Totally depends on the person. You should keep your birth plan to 1-2 pages max. Ideally one page. Resume-like. Clear and concise. And in a positive voice. The last thing anyone wants to receive is a long list of things they don’t want you to do to them. So for example, don’t write: Don’t give me an IV. Better: I would prefer to eat and drink to remain hydrated and nourished. Please offer me an IV only in the case that I am dehydrated or need specific medicines for my labor.

The best way to get a nurse to read your birth preferences is to take a moment to introduce yourself to her, and then kindly ask if she would mind reading through some of your preferences when she has a little time. Respect her time and her job and you will find you will have a lot easier time with some of the negotiable aspects of childbirth.

Note: If you are refusing all care that is standard where you plan to give birth, you may want to switch care providers or birth places.

Who should have a copy? Where should you put it?

Give a copy to your midwife or doctor, bring one for your nurse, give one to your doula, and have three extra copies. Keep it in a folder with other important documents in your birth bag.

What’s a good way to think about a birth plan? Is it a wish? A guideline? A concrete set of steps?

We generally recommend that you begin with a short paragraph directed to your care provider, in which you thank them for assisting you with the pregnancy and birth and tell them that the following are your wishes under ideal conditions. It helps to note that you are happy to have their medical expertise and that you love to be informed and hope that they will inform you about anything which needs to be done during their care. Then organize your birth plan by the stages of labor. You can also add in a bit about in case induction becomes necessary and in case of cesarean birth.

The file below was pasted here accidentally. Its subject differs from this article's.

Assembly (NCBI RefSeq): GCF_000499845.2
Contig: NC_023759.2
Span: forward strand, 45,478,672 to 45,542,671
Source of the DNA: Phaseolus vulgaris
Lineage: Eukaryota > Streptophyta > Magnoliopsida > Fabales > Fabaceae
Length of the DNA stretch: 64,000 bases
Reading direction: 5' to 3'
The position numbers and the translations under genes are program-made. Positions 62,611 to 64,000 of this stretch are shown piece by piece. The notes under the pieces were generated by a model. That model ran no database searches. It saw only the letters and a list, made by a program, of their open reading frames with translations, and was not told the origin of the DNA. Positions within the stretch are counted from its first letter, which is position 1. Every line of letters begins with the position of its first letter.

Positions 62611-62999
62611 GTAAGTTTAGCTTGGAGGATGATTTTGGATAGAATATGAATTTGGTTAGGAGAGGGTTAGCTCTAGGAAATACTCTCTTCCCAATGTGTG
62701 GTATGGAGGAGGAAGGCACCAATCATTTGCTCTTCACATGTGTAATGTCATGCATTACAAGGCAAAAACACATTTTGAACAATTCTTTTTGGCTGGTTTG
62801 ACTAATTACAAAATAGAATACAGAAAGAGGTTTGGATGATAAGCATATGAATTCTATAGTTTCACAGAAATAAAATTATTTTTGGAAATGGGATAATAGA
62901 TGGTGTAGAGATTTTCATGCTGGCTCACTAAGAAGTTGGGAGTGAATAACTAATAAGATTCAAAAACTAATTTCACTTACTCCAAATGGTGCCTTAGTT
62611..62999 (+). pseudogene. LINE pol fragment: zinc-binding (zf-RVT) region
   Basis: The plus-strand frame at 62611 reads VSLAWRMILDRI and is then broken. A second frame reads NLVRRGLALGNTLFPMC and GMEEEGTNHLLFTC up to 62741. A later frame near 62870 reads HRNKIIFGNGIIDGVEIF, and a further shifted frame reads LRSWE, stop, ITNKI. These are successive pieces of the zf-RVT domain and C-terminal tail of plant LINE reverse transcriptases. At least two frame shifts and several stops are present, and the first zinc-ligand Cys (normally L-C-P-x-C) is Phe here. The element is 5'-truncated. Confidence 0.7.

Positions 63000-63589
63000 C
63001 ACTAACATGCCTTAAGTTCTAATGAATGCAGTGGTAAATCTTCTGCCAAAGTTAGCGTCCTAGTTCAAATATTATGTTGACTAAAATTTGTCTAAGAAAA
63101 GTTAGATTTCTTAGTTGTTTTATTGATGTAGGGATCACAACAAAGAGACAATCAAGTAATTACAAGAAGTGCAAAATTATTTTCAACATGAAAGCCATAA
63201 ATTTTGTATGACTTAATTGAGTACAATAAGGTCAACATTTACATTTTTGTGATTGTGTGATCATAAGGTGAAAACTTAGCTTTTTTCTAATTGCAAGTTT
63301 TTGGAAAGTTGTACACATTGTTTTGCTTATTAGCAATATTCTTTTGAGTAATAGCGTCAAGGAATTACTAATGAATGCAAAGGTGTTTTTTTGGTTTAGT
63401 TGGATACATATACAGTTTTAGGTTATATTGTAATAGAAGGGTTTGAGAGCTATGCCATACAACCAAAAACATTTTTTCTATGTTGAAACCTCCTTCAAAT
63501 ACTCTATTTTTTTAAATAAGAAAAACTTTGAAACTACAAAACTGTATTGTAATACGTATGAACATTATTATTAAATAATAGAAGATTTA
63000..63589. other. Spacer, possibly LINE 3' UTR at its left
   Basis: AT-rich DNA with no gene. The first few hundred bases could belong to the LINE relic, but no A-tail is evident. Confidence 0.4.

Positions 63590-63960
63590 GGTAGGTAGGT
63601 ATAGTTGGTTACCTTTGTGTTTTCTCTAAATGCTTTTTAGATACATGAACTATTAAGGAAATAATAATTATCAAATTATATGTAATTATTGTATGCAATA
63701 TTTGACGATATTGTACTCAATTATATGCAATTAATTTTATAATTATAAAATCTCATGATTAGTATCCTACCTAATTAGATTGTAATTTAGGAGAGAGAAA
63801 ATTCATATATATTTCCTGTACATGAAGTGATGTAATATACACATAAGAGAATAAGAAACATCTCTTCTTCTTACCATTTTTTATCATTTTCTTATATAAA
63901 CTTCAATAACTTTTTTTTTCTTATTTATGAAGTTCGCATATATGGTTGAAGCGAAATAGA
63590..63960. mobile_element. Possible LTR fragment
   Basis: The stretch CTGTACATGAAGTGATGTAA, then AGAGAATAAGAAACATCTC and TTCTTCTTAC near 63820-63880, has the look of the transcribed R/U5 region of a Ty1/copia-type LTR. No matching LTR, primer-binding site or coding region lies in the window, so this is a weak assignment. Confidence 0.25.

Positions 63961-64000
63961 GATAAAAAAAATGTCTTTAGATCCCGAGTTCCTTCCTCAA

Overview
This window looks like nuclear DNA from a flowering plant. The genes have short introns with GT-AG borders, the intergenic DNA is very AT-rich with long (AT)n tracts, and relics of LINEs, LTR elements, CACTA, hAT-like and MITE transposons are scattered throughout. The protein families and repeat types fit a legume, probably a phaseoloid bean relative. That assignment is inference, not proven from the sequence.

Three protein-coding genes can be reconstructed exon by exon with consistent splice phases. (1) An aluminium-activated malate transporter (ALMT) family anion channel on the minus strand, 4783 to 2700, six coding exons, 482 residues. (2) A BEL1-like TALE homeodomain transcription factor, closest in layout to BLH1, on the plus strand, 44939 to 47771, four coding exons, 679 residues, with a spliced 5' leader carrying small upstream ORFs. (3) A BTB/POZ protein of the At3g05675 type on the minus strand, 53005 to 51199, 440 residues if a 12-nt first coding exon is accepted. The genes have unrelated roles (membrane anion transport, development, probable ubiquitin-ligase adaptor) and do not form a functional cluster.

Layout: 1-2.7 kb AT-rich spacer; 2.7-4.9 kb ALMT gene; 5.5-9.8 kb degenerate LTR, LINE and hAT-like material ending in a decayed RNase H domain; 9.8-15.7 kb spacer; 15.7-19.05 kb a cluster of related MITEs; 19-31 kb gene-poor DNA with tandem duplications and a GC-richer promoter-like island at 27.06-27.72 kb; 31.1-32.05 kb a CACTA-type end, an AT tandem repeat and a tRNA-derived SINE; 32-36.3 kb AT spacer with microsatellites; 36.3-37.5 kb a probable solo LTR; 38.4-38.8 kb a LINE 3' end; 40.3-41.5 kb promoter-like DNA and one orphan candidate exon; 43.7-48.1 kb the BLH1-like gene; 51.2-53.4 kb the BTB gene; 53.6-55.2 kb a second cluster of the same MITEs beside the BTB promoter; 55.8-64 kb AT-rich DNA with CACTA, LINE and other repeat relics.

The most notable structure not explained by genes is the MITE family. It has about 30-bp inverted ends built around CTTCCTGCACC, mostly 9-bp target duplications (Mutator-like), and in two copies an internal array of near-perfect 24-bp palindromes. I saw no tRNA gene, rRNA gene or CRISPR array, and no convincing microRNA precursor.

If you’re having a home birth would you draw up a birth plan?

It is definitely worth discussing with your midwife whether you want to actually write down your birth plan. In a home birth setting, you can be a bit more luxurious with your vision, including how you envision laboring, what kind of pain relief you imagine might help, and environmental factors that will help you. You should absolutely write an “In Case of Transfer Plan” though. This can be packed in your hospital bag which will only come out if your midwife determines you need to give birth at the hospital.

What happens if your birth does not go according to your plan?

Birth seldom goes according to your plan. You should plan that birth won’t go according to your plan! Going to a childbirth class that addresses issues like this and helps prepare women to meet whatever their labor asks of them can help. Talking with a therapist or close friends or your doctor or midwife can also help. If you find that in writing your birth plan, you are adamant about avoiding a procedure, try to talk with your care provider about how best to deal with the procedure if it becomes medically necessary. Your birth preferences are a general guideline. Ultimately, if medical necessity dictates changes in the labor, hopefully, you have chosen a care provider you trust! The best we can do for ourselves as birthing mothers is choose the best team of support and then step back and let labor unfold.